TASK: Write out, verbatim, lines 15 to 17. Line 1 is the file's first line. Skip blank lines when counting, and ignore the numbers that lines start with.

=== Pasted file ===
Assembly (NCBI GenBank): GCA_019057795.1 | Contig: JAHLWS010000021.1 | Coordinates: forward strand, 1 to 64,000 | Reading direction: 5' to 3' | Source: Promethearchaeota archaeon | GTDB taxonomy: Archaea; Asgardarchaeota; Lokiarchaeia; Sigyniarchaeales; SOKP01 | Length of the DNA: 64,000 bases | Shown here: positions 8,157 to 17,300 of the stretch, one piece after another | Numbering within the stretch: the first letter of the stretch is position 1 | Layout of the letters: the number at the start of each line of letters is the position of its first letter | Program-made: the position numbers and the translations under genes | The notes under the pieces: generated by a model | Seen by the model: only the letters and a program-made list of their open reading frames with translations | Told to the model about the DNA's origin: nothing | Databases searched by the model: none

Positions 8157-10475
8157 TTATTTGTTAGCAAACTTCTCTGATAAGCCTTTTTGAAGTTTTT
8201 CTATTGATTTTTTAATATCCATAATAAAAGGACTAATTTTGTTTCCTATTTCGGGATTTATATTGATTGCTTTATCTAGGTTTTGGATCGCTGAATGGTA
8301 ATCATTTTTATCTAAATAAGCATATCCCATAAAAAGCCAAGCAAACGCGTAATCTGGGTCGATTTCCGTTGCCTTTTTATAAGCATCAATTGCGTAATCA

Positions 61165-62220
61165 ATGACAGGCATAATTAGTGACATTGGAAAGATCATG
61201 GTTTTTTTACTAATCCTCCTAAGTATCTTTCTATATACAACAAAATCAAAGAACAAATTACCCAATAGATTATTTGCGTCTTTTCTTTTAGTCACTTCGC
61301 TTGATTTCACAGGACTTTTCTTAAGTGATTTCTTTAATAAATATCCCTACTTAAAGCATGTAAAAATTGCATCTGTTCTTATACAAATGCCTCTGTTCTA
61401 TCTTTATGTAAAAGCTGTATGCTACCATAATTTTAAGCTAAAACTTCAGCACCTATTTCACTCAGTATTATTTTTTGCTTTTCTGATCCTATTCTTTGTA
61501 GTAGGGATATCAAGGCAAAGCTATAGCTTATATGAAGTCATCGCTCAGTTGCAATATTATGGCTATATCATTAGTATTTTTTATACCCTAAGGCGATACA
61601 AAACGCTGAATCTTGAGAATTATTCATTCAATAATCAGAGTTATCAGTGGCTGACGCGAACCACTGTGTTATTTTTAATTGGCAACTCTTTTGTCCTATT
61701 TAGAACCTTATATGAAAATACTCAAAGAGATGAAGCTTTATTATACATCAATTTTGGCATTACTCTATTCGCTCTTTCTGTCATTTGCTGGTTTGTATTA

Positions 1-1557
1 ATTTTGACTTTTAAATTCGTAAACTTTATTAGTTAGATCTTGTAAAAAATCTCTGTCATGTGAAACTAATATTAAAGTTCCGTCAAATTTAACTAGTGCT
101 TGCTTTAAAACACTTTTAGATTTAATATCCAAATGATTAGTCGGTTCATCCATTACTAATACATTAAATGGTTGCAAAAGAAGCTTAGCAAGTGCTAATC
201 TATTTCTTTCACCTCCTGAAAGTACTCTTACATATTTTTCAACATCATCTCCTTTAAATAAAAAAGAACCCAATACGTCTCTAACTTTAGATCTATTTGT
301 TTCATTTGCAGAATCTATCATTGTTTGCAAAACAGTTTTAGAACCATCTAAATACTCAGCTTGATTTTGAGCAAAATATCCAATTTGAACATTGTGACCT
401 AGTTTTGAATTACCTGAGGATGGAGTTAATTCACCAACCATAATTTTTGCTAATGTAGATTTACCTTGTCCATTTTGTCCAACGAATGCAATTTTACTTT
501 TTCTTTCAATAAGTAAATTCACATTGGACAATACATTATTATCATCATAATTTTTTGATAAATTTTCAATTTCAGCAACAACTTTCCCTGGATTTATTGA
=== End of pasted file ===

1 ATTTTGACTTTTAAATTCGTAAACTTTATTAGTTAGATCTTGTAAAAAATCTCTGTCATGTGAAACTAATATTAAAGTTCCGTCAAATTTAACTAGTGCT
101 TGCTTTAAAACACTTTTAGATTTAATATCCAAATGATTAGTCGGTTCATCCATTACTAATACATTAAATGGTTGCAAAAGAAGCTTAGCAAGTGCTAATC
201 TATTTCTTTCACCTCCTGAAAGTACTCTTACATATTTTTCAACATCATCTCCTTTAAATAAAAAAGAACCCAATACGTCTCTAACTTTAGATCTATTTGT